Doing School - Pope, Denise Clark - Yale University Press
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- Social Science
How We Are Creating a Generation of Stressed-Out, Materialistic, and Miseducated Students
Named as a 2001 Notable Book in Education by the American School Board Journal
This book offers a revealing—and troubling—view of today’s high school students and the ways they pursue high grades and success. Veteran teacher Denise Pope follows five highly regarded students through a school year and discovers that these young people believe getting ahead requires manipulating the system, scheming, lying, and cheating. On the one hand, they work hard in school, participate in extracurricular activities, serve their communities, earn awards and honors, and appear to uphold school values. But on the other hand, they feel that in order to get ahead they must compromise their values and manipulate the system by scheming, lying, and cheating. In short, they “do school”—that is, they are not really engaged with learning nor can they commit to such values as integrity and community.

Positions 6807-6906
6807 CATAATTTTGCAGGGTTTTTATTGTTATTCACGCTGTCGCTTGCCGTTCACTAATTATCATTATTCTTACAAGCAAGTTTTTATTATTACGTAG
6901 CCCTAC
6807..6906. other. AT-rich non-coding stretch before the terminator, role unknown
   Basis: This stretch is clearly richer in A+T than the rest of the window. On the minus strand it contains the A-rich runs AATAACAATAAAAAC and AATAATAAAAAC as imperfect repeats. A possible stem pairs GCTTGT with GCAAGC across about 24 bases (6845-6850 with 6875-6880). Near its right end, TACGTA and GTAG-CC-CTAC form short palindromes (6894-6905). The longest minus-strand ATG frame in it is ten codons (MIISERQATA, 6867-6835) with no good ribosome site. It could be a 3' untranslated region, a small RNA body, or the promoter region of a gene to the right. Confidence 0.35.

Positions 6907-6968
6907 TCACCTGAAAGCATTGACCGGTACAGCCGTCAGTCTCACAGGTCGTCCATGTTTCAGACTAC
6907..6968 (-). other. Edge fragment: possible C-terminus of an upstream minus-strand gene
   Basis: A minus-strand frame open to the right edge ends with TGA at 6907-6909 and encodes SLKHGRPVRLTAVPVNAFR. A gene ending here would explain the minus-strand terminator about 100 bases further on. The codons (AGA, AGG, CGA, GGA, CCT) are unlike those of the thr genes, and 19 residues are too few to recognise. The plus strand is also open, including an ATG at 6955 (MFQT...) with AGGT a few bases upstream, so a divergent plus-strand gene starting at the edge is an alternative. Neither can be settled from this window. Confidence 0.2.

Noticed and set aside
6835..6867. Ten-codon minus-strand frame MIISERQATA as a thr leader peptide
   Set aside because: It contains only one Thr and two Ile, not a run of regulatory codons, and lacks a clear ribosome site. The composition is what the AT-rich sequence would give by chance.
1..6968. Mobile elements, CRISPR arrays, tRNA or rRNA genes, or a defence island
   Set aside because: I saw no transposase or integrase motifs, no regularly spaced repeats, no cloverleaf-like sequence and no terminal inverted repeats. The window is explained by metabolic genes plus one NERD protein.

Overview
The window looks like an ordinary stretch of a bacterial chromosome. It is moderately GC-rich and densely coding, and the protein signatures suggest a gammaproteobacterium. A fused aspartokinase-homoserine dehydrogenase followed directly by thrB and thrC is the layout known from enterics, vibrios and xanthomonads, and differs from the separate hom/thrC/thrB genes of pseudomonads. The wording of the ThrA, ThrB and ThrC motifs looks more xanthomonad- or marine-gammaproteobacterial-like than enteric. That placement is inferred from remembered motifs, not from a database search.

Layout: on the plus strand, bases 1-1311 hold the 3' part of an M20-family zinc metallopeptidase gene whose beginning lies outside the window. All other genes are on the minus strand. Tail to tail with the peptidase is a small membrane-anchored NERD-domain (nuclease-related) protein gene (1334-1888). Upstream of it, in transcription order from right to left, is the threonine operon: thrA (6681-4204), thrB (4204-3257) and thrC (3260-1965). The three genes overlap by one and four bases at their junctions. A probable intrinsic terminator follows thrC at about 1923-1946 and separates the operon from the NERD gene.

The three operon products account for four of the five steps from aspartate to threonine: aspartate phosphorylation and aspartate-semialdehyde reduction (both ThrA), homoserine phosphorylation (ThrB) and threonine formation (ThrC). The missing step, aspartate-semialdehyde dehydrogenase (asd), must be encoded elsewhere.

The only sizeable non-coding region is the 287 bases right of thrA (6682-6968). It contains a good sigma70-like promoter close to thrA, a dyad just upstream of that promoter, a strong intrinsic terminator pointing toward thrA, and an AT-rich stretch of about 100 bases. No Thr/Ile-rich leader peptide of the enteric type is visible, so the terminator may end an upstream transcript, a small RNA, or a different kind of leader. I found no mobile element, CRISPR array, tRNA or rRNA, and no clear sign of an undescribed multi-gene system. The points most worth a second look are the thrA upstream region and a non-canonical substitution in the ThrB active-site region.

The words and actions of these five students—two boys and three girls from diverse ethnic and socioeconomic backgrounds—underscore the frustrations of being caught in a “grade trap” that pins future success to high grades and test scores. Their stories raise critical questions that are too important for parents, educators, and community leaders to ignore. Are schools cultivating an environment that promotes intellectual curiosity, cooperation, and integrity? Or are they fostering anxiety, deception, and hostility? Do today’s schools inadvertently impede the very values they claim to embrace? Is the “success” that current assessment practices measure the kind of success we want for our children?
Denise Pope is a lecturer at the Stanford University School of Education.
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